by Mike Silver (@stretchmike) As we enter the busy festive period, we as marketeers are once again faced with selecting the latest and greatest trends to try and entice the modern consumer. As with any trend in marketing, clients get whipped up into a frenzy about what their friends at another corporate are doing. They might compare themselves to their compatriots abroad, self-conscious of the ‘developing’ tag that gets attached to our economy. Reactively, agencies around the country will receive briefs to do ‘x’.
Previously ‘x’ has included flash mobs, vending machines and the elusive other Vs (viral video). Today, VR marks the spot for many brand teams. Before we as agencies take the ‘red briefing pill’ this festive season, for the sake of ourselves and our clients, I implore you to pause and ask two simple questions:
VR: Why, why, why?
Questioning the reasons for why we do what we do is rarely done in the ad game. In a world of shrinking margins and hyper-competitiveness, most of us are just grateful to receive the brief. Truth be told, we are also not too dissimilar to our clients, wanting to jump on a marketing trend at the earliest opportunity to help with the development of a slick case-study video.
If we look at the first widely circulated (dare I say viral) VR campaign, it’s clear to see how the concept, medium and execution worked perfectly for the brief. When the hotel chain, Marriott, wanted to engage millennials needing to consider a honeymoon getaway, it cleverly waited outside New York City Hall to send newlyweds on virtual honeymoons and entice them with vouchers and global hotel options — after all, if the groom was cheap enough to get married at City Hall, he had no excuse not to splash out on a trip! This worked perfectly: engage target market in need (just married), provide incentive in a feel-good moment (vouchers), and create and distribute unique content globally (viral video).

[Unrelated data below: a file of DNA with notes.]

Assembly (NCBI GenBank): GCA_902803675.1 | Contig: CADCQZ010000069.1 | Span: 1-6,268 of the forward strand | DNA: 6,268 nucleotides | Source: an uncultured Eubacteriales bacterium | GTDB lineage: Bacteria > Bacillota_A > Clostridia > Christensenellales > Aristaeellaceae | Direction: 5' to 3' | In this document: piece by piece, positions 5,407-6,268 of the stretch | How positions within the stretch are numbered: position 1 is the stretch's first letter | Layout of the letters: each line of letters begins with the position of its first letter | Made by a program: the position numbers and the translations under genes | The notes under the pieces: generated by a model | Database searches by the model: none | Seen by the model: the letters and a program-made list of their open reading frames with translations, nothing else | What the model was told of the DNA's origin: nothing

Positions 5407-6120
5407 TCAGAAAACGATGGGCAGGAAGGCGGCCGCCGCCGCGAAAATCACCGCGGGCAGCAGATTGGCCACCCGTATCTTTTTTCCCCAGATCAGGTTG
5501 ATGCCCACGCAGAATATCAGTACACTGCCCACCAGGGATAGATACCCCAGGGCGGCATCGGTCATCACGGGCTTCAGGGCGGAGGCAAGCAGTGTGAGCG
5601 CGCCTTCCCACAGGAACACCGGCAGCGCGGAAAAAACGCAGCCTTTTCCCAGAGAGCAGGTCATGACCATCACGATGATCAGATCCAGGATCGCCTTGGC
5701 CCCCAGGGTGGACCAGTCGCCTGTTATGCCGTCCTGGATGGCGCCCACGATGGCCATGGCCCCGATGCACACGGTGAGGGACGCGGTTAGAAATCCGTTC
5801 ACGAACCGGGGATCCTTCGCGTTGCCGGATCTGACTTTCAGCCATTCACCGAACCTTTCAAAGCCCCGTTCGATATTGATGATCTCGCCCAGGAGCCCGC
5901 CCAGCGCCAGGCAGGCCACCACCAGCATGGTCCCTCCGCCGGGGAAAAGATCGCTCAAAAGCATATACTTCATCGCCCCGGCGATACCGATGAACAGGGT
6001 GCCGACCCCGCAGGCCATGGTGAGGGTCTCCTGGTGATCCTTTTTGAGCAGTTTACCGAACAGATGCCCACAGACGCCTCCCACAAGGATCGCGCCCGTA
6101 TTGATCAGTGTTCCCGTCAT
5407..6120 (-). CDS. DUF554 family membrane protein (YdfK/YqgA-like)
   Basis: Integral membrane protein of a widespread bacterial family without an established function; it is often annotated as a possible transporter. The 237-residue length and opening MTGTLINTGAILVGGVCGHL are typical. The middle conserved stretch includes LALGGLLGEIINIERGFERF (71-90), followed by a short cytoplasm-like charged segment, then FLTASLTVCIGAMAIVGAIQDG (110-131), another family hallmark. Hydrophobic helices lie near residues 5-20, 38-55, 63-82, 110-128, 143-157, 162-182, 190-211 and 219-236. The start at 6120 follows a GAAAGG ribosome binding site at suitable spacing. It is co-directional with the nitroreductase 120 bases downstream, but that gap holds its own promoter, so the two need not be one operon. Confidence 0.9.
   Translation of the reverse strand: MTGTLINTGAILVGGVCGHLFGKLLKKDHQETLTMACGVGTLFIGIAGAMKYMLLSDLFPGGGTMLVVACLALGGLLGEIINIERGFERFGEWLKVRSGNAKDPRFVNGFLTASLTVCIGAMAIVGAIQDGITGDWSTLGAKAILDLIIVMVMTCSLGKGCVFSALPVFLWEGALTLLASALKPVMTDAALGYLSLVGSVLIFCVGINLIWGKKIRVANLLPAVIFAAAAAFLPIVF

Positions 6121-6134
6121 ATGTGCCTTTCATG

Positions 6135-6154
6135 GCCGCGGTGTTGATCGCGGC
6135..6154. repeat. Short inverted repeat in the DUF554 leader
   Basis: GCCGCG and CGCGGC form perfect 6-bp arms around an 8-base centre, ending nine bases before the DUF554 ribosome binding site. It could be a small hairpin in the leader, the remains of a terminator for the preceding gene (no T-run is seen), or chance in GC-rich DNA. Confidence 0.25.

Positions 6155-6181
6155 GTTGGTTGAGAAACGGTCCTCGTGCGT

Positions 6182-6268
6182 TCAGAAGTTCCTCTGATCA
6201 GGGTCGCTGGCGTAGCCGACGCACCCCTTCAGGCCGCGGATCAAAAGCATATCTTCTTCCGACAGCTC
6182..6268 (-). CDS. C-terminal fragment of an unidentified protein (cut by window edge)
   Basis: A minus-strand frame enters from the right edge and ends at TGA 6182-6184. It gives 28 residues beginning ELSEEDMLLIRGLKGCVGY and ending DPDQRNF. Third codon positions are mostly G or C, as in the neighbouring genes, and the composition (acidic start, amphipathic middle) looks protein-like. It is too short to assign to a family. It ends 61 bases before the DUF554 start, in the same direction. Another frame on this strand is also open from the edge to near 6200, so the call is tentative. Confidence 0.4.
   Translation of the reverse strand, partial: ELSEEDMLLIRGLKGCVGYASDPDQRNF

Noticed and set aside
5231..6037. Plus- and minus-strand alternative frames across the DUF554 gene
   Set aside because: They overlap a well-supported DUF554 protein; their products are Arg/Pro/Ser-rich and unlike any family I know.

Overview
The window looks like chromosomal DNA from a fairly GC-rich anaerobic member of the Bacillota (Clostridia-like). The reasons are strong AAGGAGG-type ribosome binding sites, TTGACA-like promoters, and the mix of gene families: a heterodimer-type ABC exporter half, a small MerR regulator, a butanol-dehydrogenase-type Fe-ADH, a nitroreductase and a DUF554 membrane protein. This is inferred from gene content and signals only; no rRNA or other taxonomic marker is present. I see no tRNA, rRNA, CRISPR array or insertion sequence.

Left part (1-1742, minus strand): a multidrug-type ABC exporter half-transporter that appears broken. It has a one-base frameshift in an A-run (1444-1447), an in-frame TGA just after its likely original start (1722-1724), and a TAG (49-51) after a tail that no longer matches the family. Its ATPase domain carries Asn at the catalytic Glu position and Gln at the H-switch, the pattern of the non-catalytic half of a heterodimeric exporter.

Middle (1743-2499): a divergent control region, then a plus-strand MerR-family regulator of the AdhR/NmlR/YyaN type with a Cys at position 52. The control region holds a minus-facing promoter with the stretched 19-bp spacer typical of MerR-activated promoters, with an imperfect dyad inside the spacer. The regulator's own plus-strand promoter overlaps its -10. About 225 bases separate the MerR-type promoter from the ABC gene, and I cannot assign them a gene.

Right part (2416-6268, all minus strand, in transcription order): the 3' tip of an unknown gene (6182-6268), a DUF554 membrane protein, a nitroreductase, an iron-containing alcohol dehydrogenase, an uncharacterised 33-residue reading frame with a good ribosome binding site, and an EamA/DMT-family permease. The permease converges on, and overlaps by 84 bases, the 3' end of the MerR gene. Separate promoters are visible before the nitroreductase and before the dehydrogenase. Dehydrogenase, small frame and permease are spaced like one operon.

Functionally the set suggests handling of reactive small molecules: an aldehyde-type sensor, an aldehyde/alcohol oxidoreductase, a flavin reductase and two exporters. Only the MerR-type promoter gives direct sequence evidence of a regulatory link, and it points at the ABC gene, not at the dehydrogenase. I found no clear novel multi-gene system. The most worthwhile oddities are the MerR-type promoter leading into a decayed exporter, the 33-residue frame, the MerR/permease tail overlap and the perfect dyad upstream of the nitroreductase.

Marriott knew it had a winning formula and didn’t stop there. It looked at creating a real CRM and digital platform that you actually wanted to access (VR postcards), as well as becoming the first group to offer in-room VR entertainment (VRoom Service in partnership with Samsung).
You might say I’ve just contradicted myself as it’s kept using VR, almost for the sake of it. I’d disagree. It was first to market with VR and it then used VR in two very different ways to solve very-specific engagement challenges.
So what else can we take out of those trailblazers at Marriott? They clearly answered the “why” part. But they also got the “how” right. Clients saying “use VR” is a little like them saying “use radio” or “use magazines”. Don’t get me wrong; clearly media trends are there because of how consumers feel about them (warm and fuzzy). With flash mobs, though, there have been some very underwhelming ones, and simply making use of a channel is not the end in itself. For a great use of flash mobs as a medium, see the Tic Tac “Worst Breath Ever” campaign.
Going back to Marriott, it answered “how” three times:
- Use a medium no other brand has used properly (VR)
- Continue innovating for cross-channel use (VR postcards)
- Be the first to offer VR consumption on demand.
Moving away from hotels, Jaguar tapped into what I call the ‘anti-trend’. Everyone was doing VR so Jaguar thought it’d poke fun at the trend (taking a page from the Kit Kat No-WiFi Zone when everyone was giving away free wifi) with its Actual Reality campaign, where it (literally) pulled the wool over consumers’ eyes on an actual test drive it told them was VR.
So, there you have it. Some easy pitfalls to look out for when your client is looking for some extra-festive VR cheer. With Deloitte estimating that VR will have its first billion-dollar year in 2016, any agency worth its salt is quickly incorporating it into their offering. Unlike the headset content you produce, though, consumers are very real (and so are our KPIs).
Mike Silver (@stretchmike) is managing director of Stretch Experiential Marketing (www.stretchexp.com). He established Stretch — a communications agency specialising in developing strategies and concepts for integrated brand-experience campaigns — after working in sponsorship consultancy and experiential marketing in the UK. He contributes the regular “Brand Experience” column, focusing upon broader integrated ‘brand experiences’, to MarkLives.
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